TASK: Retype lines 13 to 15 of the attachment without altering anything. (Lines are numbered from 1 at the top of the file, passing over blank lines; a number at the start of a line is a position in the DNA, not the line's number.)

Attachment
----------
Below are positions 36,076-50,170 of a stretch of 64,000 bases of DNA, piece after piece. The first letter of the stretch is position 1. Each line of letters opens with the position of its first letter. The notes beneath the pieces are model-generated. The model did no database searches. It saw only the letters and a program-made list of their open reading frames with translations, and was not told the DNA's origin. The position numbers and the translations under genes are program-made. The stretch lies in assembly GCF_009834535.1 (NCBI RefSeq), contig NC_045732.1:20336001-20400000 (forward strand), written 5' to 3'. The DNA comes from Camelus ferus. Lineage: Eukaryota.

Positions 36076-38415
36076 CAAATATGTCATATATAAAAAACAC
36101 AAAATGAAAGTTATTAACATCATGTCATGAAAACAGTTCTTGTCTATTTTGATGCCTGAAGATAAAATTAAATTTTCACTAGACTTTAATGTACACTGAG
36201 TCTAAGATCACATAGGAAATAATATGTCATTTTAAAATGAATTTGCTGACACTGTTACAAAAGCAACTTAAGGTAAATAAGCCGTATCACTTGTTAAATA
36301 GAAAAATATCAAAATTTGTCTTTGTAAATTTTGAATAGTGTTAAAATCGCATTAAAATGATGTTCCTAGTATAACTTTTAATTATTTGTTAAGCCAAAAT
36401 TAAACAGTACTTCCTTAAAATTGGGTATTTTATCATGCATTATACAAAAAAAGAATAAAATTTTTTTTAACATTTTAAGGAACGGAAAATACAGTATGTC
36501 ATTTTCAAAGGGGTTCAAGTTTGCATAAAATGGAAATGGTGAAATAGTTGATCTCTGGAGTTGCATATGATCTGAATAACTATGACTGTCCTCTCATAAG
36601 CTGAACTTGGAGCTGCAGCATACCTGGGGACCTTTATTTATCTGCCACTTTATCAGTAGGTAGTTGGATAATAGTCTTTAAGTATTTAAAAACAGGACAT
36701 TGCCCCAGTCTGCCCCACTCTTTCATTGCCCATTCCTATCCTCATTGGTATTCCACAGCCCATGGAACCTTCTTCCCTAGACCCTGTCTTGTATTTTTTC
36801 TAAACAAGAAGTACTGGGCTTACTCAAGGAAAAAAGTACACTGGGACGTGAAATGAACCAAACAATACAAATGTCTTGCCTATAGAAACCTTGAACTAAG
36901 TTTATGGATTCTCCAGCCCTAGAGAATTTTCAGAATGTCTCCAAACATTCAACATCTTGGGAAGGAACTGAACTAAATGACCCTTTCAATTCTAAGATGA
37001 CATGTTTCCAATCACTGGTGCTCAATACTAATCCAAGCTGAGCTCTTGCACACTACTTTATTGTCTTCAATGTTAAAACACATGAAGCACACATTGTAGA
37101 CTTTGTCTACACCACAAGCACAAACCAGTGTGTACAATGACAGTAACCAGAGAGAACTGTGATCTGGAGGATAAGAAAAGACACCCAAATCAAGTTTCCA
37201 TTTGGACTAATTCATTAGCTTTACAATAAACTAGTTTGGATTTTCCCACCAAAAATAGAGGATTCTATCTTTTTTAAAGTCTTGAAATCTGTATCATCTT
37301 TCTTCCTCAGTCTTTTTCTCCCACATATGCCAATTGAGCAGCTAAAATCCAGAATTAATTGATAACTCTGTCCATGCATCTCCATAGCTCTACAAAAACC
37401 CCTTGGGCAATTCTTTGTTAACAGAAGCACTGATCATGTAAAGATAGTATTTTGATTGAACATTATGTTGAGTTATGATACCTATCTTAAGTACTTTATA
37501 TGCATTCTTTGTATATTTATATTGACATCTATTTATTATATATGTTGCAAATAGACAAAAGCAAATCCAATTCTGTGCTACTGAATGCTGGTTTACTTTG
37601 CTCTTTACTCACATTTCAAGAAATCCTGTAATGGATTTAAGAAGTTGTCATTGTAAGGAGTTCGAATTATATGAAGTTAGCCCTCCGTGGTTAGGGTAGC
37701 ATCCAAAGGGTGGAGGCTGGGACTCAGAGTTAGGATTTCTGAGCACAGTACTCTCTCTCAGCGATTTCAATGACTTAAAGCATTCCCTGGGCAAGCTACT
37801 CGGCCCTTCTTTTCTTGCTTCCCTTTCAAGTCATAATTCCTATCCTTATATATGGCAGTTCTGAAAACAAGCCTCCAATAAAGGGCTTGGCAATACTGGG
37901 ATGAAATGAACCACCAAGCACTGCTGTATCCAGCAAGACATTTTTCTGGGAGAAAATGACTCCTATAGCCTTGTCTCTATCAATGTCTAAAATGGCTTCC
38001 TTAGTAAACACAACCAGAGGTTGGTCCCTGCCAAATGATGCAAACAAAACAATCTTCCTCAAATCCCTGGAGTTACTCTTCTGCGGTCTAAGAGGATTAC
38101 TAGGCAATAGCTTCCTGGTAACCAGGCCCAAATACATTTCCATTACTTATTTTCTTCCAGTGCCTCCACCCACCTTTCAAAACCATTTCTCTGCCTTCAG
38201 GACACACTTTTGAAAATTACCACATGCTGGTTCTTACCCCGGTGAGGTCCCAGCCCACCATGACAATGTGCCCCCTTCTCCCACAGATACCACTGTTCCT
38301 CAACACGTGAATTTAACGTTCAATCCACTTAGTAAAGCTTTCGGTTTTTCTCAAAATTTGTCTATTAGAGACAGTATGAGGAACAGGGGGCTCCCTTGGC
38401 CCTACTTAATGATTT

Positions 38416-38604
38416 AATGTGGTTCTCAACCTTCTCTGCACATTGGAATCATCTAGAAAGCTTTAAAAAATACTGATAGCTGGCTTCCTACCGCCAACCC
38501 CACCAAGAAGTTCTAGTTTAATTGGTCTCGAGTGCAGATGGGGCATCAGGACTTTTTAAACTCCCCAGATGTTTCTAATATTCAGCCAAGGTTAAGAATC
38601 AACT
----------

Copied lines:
37001 CATGTTTCCAATCACTGGTGCTCAATACTAATCCAAGCTGAGCTCTTGCACACTACTTTATTGTCTTCAATGTTAAAACACATGAAGCACACATTGTAGA
37101 CTTTGTCTACACCACAAGCACAAACCAGTGTGTACAATGACAGTAACCAGAGAGAACTGTGATCTGGAGGATAAGAAAAGACACCCAAATCAAGTTTCCA
37201 TTTGGACTAATTCATTAGCTTTACAATAAACTAGTTTGGATTTTCCCACCAAAAATAGAGGATTCTATCTTTTTTAAAGTCTTGAAATCTGTATCATCTT